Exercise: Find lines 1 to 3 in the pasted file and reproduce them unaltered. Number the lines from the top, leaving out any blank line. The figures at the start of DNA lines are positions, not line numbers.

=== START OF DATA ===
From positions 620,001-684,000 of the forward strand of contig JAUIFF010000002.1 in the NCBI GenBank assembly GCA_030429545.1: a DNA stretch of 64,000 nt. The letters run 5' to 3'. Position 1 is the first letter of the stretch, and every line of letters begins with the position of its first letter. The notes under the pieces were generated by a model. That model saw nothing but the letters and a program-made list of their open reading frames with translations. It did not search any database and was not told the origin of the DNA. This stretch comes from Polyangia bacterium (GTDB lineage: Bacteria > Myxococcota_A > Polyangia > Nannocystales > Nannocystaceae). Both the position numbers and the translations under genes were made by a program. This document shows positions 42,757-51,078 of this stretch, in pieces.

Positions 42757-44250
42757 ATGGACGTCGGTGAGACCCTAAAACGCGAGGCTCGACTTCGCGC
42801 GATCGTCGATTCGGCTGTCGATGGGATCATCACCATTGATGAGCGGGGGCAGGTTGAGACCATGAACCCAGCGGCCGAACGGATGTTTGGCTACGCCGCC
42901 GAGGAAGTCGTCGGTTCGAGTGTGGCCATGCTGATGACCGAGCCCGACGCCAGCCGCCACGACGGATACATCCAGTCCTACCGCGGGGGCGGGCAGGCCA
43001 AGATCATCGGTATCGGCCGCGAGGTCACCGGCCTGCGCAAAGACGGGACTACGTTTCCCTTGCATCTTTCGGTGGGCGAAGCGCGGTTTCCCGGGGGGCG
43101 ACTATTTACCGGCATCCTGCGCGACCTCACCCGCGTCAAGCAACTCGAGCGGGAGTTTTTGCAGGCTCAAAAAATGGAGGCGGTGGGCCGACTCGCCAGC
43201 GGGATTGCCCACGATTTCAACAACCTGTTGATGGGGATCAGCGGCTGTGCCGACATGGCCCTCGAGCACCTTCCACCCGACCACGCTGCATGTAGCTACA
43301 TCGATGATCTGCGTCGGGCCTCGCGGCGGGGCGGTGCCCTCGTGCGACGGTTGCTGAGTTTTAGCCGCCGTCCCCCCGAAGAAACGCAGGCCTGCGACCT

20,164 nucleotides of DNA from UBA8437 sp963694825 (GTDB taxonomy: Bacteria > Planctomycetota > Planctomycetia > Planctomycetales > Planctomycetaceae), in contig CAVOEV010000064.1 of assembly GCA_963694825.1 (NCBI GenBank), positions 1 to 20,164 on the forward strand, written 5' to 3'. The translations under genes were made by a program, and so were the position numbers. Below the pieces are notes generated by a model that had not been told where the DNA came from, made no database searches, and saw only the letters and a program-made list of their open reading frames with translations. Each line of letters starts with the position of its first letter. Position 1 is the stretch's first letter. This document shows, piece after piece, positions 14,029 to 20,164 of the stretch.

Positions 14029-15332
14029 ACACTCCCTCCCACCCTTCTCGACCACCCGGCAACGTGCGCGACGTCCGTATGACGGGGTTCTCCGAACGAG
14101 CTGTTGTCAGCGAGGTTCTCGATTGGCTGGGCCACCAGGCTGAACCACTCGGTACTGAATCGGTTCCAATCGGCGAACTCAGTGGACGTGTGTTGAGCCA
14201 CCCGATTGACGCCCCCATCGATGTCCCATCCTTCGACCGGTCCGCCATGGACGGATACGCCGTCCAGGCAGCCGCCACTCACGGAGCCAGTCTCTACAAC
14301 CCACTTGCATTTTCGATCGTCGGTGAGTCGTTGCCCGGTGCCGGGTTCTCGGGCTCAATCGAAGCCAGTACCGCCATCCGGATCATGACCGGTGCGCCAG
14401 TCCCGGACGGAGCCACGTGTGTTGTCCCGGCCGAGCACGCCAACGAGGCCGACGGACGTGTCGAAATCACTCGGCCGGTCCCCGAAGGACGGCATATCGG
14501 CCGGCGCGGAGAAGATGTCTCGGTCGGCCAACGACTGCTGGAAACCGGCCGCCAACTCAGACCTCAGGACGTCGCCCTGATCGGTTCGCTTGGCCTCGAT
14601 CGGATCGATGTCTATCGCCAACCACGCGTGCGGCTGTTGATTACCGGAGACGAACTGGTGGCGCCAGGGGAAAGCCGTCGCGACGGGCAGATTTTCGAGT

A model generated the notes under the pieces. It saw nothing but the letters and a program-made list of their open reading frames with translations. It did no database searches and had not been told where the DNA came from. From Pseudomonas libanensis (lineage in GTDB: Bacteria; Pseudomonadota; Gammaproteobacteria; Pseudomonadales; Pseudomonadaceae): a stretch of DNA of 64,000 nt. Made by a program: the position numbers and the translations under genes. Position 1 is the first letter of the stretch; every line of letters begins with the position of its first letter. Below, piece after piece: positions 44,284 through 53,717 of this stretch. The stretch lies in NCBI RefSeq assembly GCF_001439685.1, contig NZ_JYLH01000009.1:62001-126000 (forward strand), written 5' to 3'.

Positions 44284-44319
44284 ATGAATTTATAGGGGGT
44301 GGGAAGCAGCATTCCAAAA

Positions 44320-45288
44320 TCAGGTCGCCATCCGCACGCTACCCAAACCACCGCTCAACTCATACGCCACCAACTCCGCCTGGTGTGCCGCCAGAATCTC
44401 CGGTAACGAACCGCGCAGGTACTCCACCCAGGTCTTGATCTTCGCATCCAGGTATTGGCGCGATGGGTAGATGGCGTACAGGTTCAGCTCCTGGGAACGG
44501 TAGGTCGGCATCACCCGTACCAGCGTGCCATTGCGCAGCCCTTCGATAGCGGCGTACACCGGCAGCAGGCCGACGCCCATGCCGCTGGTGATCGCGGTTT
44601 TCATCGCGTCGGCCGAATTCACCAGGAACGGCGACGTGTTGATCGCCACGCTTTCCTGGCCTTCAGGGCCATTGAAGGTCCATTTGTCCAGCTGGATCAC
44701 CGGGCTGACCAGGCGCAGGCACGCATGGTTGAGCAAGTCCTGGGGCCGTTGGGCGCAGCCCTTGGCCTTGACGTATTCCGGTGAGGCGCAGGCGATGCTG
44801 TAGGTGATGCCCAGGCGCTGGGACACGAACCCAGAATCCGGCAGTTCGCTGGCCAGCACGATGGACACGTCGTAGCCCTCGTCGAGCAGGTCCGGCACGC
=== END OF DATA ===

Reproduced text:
From positions 620,001-684,000 of the forward strand of contig JAUIFF010000002.1 in the NCBI GenBank assembly GCA_030429545.1: a DNA stretch of 64,000 nt. The letters run 5' to 3'. Position 1 is the first letter of the stretch, and every line of letters begins with the position of its first letter. The notes under the pieces were generated by a model. That model saw nothing but the letters and a program-made list of their open reading frames with translations. It did not search any database and was not told the origin of the DNA. This stretch comes from Polyangia bacterium (GTDB lineage: Bacteria > Myxococcota_A > Polyangia > Nannocystales > Nannocystaceae). Both the position numbers and the translations under genes were made by a program. This document shows positions 42,757-51,078 of this stretch, in pieces.

Positions 42757-44250
42757 ATGGACGTCGGTGAGACCCTAAAACGCGAGGCTCGACTTCGCGC